Interpersonal connection involves the ability to forge common bonds with others. It doesn’t always need to include a clear goal; sometimes, connecting for connection’s sake can have the biggest payoff in the end. Find a common link with the other person, but don’t be invasive or fake. Get to know them, and help them get to know you.
Show that you have value. Give them a reason to trust what you’re saying. Any connection you build, even one that seems unimportant in the moment, could lead to other opportunities down the line.
Try to find something in common with the other person, something you can connect over. What similarities do you share? Interests? Histories? Find some way to connect.
Daniele Varè, an Italian diplomat and author, once wrote that “diplomacy is the art of letting someone else have your way.” It is a way of guiding the conversation in a particular direction without putting the other person on the defensive. There is a delicate balancing act involved in making sure that all points are heard and acknowledged while no feelings are hurt.
If you accidentally offend someone, diplomacy also involves the ability to defuse a potentially volatile situation. Validate the other person’s thoughts and feelings. Even if you don’t agree with them, acknowledging those feelings can go a long way. People want to be understood, and if you try to push them in a certain direction without putting in the work to understand them, it can lead them to become obstinate and refuse to work with you.
Sometimes, diplomacy involves moving the discussion to a later time. If the situation has already become intense, it may be best for everyone involved to take a break and reconvene at a later time. Depending on the situation, this break could be as long as a week or two or as short as five minutes. The important part is that everyone has the opportunity to process their emotions and return when they are all calm. Remain non-confrontational throughout the process, and take care to avoid accusatory or emotionally-charged phrases like “You’ve got to be kidding!” or “There’s no way!” Simply saying “No,” can convey the same information without putting the other party on edge.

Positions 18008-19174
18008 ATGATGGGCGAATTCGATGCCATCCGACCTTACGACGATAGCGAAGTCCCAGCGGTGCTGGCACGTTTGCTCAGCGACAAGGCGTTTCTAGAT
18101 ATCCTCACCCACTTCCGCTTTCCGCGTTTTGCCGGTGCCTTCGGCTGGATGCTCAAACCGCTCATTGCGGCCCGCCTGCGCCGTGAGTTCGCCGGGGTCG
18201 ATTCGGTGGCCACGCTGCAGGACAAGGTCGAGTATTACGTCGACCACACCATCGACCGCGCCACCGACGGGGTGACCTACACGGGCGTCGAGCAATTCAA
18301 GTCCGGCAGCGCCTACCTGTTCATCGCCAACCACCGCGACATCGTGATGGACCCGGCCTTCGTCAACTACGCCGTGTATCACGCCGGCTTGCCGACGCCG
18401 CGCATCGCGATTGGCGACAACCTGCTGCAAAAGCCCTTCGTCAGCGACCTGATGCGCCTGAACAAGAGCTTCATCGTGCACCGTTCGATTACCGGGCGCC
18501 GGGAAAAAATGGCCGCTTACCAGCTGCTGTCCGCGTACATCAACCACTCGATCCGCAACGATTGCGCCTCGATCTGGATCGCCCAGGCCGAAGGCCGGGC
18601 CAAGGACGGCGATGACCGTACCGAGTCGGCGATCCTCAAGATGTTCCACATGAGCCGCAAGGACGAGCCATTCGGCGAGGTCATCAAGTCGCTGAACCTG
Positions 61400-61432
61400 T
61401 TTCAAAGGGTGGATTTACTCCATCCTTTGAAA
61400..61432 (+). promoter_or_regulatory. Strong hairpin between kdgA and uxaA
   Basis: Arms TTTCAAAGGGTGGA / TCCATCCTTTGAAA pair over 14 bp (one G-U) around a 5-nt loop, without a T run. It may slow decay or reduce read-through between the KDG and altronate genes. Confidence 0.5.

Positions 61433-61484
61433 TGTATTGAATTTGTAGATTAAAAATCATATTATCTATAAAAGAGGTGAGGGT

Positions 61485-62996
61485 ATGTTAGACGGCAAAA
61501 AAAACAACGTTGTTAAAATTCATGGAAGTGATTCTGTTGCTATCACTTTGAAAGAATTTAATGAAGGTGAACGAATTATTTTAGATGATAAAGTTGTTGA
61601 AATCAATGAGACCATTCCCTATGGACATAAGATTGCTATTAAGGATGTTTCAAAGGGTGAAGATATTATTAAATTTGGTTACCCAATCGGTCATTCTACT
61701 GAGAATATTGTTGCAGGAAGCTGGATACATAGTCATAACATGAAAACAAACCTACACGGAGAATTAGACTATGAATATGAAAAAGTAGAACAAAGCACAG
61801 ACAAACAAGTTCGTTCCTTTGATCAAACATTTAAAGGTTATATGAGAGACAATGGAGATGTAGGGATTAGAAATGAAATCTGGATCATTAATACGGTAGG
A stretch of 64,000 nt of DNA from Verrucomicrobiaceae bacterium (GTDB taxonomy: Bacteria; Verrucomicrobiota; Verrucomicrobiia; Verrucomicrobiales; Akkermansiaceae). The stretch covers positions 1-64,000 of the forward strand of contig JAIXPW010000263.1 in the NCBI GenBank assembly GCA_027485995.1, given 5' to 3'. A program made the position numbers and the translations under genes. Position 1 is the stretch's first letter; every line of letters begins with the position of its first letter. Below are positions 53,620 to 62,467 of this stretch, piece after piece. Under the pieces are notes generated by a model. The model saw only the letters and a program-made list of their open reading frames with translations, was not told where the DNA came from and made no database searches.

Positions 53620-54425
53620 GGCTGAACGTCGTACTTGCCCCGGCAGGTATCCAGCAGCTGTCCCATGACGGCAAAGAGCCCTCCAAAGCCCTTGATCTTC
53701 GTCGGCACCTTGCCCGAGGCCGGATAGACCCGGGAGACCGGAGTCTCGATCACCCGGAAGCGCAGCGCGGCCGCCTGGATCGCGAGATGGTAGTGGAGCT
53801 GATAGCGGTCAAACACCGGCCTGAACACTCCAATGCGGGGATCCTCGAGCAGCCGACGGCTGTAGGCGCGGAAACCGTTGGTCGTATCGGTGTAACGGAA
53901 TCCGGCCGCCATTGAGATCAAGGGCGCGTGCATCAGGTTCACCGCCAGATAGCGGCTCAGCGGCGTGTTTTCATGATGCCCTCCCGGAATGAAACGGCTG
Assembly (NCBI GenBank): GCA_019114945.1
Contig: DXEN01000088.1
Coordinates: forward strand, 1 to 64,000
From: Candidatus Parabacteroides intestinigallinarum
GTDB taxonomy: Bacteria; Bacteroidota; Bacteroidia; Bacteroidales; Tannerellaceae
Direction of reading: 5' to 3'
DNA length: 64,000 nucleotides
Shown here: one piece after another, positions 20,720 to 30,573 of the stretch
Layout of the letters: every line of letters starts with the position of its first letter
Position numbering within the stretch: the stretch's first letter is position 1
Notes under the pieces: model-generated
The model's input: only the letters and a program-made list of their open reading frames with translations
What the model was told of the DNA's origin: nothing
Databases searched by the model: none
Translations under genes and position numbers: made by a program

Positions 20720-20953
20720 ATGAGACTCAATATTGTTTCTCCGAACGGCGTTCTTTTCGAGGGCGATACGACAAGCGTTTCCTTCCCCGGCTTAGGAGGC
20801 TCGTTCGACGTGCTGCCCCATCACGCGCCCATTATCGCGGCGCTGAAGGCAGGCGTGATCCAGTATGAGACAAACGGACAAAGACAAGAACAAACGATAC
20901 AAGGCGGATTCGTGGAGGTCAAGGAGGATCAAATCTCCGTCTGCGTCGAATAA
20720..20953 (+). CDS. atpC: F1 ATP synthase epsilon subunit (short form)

We’ve placed this skill last, but that certainly doesn’t mean it is the least important. Honesty is at the heart of all productive communication. And while honesty may not necessarily seem like a skill at first, it is actually crucial to develop it in your communication.
If you are dishonest with someone, whether that person is a coworker, a boss, someone with whom you do business, or a close personal relationship, it breeds anxiety in you and distrust from others.
While it may sometimes be tempting to be dishonest with others in order to gain an advantage, any benefit that comes of it will be temporary at best. In the long term, dishonesty will burn bridges behind you and drag your reputation through the mud.
If you build a reputation for being honest, though, even in situations where it might not benefit you, you will build goodwill among those you know, and eventually it can even spread to people you have never met. If you are honest, the relationships you build will be on firmer ground, and any agreements you have with others will be more likely to stand.
At Shapiro Negotiations, we recognize just how important it is to be able to communicate well. It’s the basis on which all relationships stand. The ability to express yourself clearly and understand what others are saying will help you to build stronger relationships, both personal and in the workplace.
One last key tip when it comes to communicating with others: respect. Respect the people with whom you are interacting. Recognize that, while their histories and viewpoints may differ from yours, that doesn’t make them any less valid. Respect the businesses with whom you are doing business. The fact that you are negotiating with them is evidence that they have something that you want, which means there are probably several things you could stand to learn from them.
And, of course, respect yourself. Respect yourself to be honest in the ways you interact with people. Respect yourself to be willing to understand the reasons behind your viewpoints and opinions. Respect yourself enough to figure out more than one way to get your point across so that you can communicate with a wide variety of people. And respect yourself to be willing to continue to grow and improve.
We at Shapiro Negotiations can give you and your team the training you need to improve your communication skills and build stronger relationships with others. For more information, fill out the form below. We’d love to work with you.